If you're a regular Amazon shopper, you've probably already noticed that prices of certain products on Amazon could change very frequently.
Amazon's mission is to provide the lowest possible prices. If Best Buy, for example, drops the price of a popular video game one day, you can almost guarantee that Amazon will match it within the next 24 hours. But Amazon doesn't just compete with the big guys.
Amazon itself is also a marketplace, where third-party sellers (which could be big businesses or just individuals) can sell their own private label products without competition, compete with other sellers, and even compete with Amazon itself.
The Amazon marketplace makes it very easy for individuals sell their products as the site gets millions of visitors per day. I've sold stuff on Amazon myself, such as old books and video games, both used and new. It was quite neat to see how fast you can sell the items if you price them right (or low) and Amazon makes the process very easy. They take a cut, of course.
One of the reasons selling on the Amazon marketplace is so effective is due to the way the product pages are organized: there's only 1 product page for each unique product.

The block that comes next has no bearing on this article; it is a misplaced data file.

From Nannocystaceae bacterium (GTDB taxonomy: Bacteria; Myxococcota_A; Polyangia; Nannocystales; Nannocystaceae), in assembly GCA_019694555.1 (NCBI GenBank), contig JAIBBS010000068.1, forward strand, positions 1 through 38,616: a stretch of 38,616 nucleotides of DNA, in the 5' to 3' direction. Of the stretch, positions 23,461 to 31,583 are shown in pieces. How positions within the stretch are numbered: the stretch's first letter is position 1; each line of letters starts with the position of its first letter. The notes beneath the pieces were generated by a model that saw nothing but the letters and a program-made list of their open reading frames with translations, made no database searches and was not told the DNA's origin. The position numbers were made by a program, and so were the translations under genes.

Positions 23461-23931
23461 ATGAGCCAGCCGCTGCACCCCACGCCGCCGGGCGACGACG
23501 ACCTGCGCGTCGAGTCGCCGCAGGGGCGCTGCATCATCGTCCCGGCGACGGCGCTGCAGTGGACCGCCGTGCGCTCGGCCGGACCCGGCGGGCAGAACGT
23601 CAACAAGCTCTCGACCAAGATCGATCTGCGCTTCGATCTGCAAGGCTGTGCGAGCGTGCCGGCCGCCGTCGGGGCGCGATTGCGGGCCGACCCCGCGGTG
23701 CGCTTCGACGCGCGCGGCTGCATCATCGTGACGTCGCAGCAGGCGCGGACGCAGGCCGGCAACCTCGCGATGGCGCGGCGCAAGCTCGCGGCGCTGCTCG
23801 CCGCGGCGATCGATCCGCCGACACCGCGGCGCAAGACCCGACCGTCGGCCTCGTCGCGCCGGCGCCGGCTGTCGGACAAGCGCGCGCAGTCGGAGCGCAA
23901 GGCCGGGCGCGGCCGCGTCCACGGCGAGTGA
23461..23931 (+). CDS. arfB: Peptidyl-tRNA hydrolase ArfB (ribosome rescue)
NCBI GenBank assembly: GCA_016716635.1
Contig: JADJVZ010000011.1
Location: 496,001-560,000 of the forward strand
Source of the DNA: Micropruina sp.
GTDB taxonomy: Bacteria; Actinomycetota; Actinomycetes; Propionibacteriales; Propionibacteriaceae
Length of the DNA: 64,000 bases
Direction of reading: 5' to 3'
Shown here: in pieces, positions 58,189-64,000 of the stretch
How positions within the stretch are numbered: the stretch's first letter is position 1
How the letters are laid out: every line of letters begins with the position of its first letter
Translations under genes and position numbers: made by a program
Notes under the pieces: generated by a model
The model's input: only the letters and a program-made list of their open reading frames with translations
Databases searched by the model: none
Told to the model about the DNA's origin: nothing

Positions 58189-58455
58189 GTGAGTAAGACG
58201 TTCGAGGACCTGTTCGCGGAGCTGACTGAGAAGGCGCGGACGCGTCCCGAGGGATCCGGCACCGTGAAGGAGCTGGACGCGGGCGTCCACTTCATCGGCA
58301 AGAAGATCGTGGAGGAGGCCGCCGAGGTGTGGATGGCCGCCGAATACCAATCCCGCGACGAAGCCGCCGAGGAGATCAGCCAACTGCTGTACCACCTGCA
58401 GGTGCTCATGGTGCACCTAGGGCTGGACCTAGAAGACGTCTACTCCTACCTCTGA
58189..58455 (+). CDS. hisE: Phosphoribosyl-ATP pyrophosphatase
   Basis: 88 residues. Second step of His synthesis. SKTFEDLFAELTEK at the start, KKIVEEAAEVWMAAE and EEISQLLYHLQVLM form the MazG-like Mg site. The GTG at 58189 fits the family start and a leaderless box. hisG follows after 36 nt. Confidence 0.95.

For example, if you're selling a black Moto-E GSM 2nd generation smartphone with 16GB of RAM, there will only be one product page for it and it's assigned a unique Amazon Standard Identification Number (ASIN). So all sellers selling the same product with that ASIN, will be on that product page. The page will have links to pages that list all the sellers selling that item by condition.
On that single product page, the most important element for Amazon sellers is the box known as the "Buy Box."
The "Buy Box" is simply that box usually on the top right hand side which contains the "Add to Cart" or "Buy Now" button. This box is not just reserved for Amazon, 3rd-party sellers can "win" this spot as well.
As you can already guess, being the seller who holds this spot would normally lead to increased sales. There are different factors that come into play to win this spot. While no one outside of Amazon knows for sure what the exact algorithm is (which could also be constantly changing), the biggest factor appears to be the price. The lower your price, the higher your chances of getting it. Other factors such as fulfillment method (if the seller is using Fulfillment by Amazon (FBA) it's a big plus) and the seller's ratings are quite important as well. The "Buy Box" may also be rotated among different sellers.
Since the "Buy Box" is so important for many sellers and pricing is a big factor, automated repricing apps have popped up to help sellers manage their product's prices and remain competitive.
As you can imagine, if you're a seller with thousands of products/ASINs, manually updating your prices to remain competitive would be a very time consuming process.